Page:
Filipino residents’ foreign portfolio investments declined by 13 percent in the first semester of 2013 on the account of the uncertainties brought by the tapering of the bond-buying program of the United States Federal Reserve, data released by the Bangko Sentral ng Pilipinas (BSP) showed on Thursday.
According to the Summary Results of the end-June 2013 Coordinated Portfolio Investment Survey, residents’ foreign portfolio investments went down to $5.9 billion from the $6.787 billion recorded in end-December 2012.
The BSP survey showed that residents’ foreign portfolio investments consisted of holdings of equity securities ($99.4 million) and debt securities ($5.8 billion) that were issued by unrelated nonresidents.
It noted that “a nonresident counterparty is considered as unrelated to the resident enterprise if the counterparty has an equity interest of less than 10 percent in the enterprise, or vice-versa.”
“If the counterparty’s share is 10 percent or more in the resident enterprise’s equity, it is considered a related nonresident. In the latter case, transactions in equities and debt securities between the counterparty and the resident enterprise are classified as direct investments,” it added.
The central bank data showed that contributing to the decline in residents’ foreign portfolio investments was the decrease in residents’ holdings of long-term debt securities, which declined by 15.9 percent to $4.579 billion from end-December 2012’s $5.448 billion.
Meanwhile, short-term debt securities went down by 2.2 percent to $1.22 billion from end-December 2012’s $1.25 billion.
In particular, holdings of bonds contributed 8.3 percentage points to the total 13-percent decline, the central bank data showed.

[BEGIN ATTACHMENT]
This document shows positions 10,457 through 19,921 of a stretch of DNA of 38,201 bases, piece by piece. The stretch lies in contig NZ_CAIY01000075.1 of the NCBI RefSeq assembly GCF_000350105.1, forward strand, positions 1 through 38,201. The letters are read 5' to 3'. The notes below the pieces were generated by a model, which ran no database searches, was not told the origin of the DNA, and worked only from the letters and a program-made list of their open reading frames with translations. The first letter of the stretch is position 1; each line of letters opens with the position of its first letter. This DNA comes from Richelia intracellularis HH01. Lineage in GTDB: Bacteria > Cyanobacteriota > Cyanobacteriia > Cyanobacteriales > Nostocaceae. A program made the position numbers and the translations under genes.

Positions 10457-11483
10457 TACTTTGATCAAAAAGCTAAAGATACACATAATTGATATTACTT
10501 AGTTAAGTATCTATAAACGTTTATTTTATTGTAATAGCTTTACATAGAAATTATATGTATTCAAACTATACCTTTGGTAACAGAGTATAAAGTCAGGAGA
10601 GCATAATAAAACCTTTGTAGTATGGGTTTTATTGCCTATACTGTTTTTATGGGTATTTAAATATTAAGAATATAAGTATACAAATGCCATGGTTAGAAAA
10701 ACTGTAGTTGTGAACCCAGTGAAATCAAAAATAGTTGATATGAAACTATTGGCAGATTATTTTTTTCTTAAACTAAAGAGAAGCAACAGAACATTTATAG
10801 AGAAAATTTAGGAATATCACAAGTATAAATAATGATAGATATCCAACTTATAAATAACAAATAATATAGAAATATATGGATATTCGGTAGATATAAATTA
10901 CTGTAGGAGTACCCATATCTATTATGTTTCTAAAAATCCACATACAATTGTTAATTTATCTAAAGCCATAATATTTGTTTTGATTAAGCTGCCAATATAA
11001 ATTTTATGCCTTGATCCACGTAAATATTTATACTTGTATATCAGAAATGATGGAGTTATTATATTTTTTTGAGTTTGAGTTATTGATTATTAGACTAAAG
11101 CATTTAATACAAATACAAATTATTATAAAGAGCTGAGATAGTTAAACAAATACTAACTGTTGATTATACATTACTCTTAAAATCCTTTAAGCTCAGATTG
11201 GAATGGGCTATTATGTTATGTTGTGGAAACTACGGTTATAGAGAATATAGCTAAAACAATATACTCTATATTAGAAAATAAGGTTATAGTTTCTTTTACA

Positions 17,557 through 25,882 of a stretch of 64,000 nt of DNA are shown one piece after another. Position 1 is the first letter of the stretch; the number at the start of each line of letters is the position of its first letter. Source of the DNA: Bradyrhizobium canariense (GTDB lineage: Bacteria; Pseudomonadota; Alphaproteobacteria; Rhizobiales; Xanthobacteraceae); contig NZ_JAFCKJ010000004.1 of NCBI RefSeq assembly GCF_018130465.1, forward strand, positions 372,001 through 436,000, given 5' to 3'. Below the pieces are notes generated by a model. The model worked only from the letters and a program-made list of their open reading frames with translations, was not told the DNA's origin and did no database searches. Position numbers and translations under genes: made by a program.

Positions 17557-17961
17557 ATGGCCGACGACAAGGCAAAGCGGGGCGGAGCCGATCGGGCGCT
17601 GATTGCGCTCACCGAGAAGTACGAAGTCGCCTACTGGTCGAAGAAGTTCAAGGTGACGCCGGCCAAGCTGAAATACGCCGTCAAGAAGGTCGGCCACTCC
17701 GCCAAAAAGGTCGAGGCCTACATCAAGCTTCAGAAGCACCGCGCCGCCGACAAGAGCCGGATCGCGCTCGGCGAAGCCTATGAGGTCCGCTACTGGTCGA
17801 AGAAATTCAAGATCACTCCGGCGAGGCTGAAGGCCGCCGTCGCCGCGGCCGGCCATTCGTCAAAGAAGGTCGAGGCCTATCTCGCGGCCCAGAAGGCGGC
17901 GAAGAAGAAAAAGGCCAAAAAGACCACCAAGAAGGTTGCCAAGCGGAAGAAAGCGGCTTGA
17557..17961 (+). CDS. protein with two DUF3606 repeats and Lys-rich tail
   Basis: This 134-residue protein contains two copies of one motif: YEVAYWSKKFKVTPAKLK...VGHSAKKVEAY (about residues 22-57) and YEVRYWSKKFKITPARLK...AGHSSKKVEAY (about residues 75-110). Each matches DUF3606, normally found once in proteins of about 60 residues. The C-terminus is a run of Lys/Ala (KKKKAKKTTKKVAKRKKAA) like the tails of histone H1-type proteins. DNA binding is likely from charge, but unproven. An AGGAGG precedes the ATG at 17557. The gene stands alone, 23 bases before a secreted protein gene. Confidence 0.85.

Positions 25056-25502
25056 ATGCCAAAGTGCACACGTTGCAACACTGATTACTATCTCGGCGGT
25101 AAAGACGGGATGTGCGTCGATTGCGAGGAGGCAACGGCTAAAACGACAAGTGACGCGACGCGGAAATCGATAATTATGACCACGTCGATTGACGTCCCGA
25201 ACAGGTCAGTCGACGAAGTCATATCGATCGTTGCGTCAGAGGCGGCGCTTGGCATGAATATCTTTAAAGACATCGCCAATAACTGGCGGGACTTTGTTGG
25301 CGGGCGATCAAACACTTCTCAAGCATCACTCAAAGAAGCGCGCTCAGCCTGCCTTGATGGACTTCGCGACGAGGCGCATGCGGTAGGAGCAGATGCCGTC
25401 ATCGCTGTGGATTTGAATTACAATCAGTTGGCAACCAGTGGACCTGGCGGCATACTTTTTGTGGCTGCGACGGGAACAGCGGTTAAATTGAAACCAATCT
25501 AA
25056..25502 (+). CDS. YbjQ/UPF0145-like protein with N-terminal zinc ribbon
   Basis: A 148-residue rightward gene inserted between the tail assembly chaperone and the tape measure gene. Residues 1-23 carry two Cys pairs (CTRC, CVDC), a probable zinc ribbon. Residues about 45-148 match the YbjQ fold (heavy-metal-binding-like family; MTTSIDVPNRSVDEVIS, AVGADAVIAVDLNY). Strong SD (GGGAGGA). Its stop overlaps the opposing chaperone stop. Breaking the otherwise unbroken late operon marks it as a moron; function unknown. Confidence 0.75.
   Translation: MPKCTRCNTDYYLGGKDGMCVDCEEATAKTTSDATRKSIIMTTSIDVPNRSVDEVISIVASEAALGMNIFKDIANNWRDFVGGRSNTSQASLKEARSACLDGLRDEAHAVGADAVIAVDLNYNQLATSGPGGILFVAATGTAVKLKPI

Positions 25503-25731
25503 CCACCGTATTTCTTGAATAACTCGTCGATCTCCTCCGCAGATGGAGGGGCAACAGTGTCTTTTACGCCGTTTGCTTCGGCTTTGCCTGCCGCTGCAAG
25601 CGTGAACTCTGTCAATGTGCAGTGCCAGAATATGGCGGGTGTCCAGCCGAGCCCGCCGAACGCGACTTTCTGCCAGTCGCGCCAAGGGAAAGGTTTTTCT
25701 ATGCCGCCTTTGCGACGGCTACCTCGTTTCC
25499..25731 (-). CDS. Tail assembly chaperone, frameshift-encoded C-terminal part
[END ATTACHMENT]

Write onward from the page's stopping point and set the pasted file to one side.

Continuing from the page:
“The decrease in residents’ holdings of foreign portfolio investments may be attributed to the market reaction on the possible scaling down of the US Federal Reserve’s quantitative easing measures,” the survey stated.
US as top issuer
Furthermore, the survey showed that United States remains as top country-issuer of securities held by residents.
Securities issued by the US still comprised the biggest percentage share of residents’ foreign portfolio investments.
Despite the 9.9-percent decline in residents’ holdings of US-issued securities, its share to total increased to 37.2 percent compared to 35.9 percent in end-December 2012.
Other top country-issuers of securities were Indonesia with 14.8-percent share, and Cayman Islands with a share of 4.8 percent, compared to 3.4 percent as of end-December 2012.
Meanwhile, the survey said that an increase in residents’ holdings of securities was observed only for issuances by Cayman Islands (20.9 percent), Germany (19.3 percent) and international organizations (10.4 percent).
These increases, the BSP data showed, were more than offset by the declines in residents’ holdings of securities issued by unrelated nonresidents in South Korea (46.2 percent), China (38.7 percent), Indonesia (14.5 percent) and the US (9.9 percent), among others.
On the other hand, the survey said that the bulk of residents’ foreign portfolio investments (91.1 percent) were denominated in US dollars.
The rest of residents’ investments were denominated in Australian dollars, euro, Japanese yen, Chinese yuan, and in other currencies such as the Singapore dollar, Indonesian rupiah, Hong Kong dollar, Canadian dollar and Thailand baht.